MOULTRIE -- Counting crows takes on a new meaning as evidence of the West Nile virus has been discovered in Georgia and North Florida this summer.

Several infected dead crows were found in Lowndes County, Ga., and Jefferson County, Fla., recently, and state health officials are still asking that anyone finding a dead bird call the local health department. Those birds not collected should be double-bagged and placed in the regular trash or buried at least three feet deep, they said.

Officials have been expecting the appearance of the virus in the state this summer, and though it is a cause for concern, the risks of getting bitten by an infected mosquito are slight. The risks of becoming very sick from such a bite are slim as well, disease control officials said.

Still, citizens may want to take efforts to limit their exposure to the insects. Senior citizens are most at risk of developing encephalitis (inflammation of the brain). Symptoms of encephalitis may include high fever, severe headache, nausea, stiff neck, confusion, muscle weakness, coma and, rarely, death.

The City of Moultrie has stepped up its insecticide applications, said Wally Colwell, beautification supervisor, but it's actually due to hot temperatures and more rainy days. City staffers are keeping tabs on the virus, but application rates recommended by the city's supplier, Clark Chemical Co., evidently suffice in mosquito control, Colwell said.

The city is receiving more calls from citizens concerned about the virus to ensure sprayer trucks are covering their neighborhoods, he said. Currently, the sprayer truck is being operated by a city employee working after hours spraying in the evenings, he said.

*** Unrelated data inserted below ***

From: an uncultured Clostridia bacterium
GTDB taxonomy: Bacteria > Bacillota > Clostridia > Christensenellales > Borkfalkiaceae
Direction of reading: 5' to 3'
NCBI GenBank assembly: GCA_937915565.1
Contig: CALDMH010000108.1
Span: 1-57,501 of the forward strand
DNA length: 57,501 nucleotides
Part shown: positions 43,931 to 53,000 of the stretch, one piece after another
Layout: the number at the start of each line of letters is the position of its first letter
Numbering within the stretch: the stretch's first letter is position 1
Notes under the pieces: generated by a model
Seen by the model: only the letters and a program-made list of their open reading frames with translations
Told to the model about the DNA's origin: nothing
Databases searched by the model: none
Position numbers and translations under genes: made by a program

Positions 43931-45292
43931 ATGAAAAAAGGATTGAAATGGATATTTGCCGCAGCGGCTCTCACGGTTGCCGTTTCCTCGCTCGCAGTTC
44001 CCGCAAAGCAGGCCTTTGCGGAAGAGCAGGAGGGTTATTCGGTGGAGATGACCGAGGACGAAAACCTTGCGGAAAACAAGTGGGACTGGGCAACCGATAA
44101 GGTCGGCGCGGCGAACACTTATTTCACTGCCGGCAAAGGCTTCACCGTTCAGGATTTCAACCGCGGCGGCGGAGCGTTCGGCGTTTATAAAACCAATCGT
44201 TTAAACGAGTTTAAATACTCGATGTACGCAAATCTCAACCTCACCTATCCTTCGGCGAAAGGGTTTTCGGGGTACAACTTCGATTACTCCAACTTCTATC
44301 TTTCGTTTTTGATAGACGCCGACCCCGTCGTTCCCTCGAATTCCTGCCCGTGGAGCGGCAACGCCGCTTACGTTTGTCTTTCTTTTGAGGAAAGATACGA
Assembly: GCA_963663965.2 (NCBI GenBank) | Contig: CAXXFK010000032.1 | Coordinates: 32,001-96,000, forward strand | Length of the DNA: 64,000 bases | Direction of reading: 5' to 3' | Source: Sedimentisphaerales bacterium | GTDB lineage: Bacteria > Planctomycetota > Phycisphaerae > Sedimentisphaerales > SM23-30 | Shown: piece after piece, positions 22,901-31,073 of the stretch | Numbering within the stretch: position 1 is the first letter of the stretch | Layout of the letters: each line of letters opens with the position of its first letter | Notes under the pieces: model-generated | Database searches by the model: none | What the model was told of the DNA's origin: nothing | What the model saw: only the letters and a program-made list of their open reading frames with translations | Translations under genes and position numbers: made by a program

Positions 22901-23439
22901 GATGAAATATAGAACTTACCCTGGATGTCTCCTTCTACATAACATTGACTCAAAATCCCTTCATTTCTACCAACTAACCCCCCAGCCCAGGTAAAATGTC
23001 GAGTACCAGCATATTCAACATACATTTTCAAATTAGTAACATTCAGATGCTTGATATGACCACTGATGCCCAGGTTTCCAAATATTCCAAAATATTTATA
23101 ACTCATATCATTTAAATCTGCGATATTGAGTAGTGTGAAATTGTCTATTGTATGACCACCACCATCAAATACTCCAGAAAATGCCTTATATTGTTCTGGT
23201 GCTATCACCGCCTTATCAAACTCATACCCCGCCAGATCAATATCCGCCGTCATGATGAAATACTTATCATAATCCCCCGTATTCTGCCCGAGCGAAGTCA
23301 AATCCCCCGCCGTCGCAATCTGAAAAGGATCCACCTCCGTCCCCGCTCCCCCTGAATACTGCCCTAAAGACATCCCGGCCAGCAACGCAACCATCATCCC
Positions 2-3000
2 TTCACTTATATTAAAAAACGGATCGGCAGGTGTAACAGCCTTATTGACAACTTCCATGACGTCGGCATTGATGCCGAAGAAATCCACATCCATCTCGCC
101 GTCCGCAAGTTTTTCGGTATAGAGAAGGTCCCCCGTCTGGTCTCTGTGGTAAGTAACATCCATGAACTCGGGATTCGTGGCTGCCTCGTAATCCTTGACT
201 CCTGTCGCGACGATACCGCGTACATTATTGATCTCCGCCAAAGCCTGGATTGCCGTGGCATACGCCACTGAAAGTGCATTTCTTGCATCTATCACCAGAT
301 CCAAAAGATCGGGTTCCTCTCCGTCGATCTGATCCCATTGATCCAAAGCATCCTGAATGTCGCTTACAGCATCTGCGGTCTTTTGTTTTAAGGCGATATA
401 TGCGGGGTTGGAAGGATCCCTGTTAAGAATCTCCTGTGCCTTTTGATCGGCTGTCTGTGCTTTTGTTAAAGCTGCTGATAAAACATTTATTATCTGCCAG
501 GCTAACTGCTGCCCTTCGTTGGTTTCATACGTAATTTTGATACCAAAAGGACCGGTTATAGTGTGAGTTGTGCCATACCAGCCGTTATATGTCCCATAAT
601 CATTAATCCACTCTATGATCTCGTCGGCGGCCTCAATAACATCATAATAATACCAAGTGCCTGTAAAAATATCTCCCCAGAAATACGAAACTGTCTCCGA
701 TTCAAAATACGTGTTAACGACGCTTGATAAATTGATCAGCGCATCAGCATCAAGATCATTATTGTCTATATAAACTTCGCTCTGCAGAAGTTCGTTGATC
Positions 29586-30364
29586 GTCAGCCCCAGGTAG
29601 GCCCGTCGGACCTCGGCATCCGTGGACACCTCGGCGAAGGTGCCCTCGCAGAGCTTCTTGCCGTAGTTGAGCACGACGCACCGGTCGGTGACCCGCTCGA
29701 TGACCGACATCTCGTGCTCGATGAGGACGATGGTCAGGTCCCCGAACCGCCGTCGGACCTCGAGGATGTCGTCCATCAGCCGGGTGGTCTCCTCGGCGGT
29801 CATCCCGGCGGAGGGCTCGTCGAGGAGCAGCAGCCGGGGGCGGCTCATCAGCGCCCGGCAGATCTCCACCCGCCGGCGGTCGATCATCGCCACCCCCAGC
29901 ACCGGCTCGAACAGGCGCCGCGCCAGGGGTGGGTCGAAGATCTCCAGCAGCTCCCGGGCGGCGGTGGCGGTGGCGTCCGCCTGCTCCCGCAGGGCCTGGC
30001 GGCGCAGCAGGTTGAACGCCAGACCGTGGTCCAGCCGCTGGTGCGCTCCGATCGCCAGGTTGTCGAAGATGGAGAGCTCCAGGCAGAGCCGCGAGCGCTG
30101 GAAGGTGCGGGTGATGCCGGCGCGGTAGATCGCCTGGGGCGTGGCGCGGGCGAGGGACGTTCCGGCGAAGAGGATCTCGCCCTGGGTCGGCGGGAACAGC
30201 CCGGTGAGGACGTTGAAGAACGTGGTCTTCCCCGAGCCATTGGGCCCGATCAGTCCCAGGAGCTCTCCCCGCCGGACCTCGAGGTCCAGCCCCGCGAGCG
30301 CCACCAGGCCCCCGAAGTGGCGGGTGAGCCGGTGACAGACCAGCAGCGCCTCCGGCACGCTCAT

"It is causing some people some concern, but I think we're really too early in the situation to panic or anything. It's not like New York," Colwell said.

Local consumer reactions have been slightly noticeable for some merchants. Foodmax Co-Manager Al Yelverton said that sales of insect repellent have been about normal at his store.

CVS drug store department supervisor Patricia Shumon said that her store is selling more insect repellent than normal, restocking the shelves every week. Shumon said that when the first article about the West Nile virus came out in The Moultrie Observer in late May, some customers came into the store discussing the potential threat, but lately she has not heard any more talk.

The virus' first United States appearance was in the Northeast in 1999. While the introduction of a new disease in Georgia is cause for concern, the state has been dealing with mosquito-borne diseases for years, agriculture officials said in a recent release. Two of the most common -- Eastern equine encephalitis and St. Louis encephalitis -- pose a greater livestock and human health risk than West Nile virus.

Although wild birds have been killed by the virus, it is unlikely that the disease would seriously impact the state's $2.42 billion poultry industry, officials said. Horse owners, however, should take similar precautions for their animals that they do for themselves to reduce mosquito exposure, Georgia Commissioner of Agriculture Tommy Irvin said.

State officials recommend eliminating mosquito breeding sites by getting rid of standing water where mosquitoes lay their eggs; removing old tires, cans, bottles or any containers that hold water as well as inspecting gutters to make sure they are not clogged; and checking watering troughs, plant pots, drip trays, wading pools, pet dishes and other containers at least once a week.

-- By Lori Glenn

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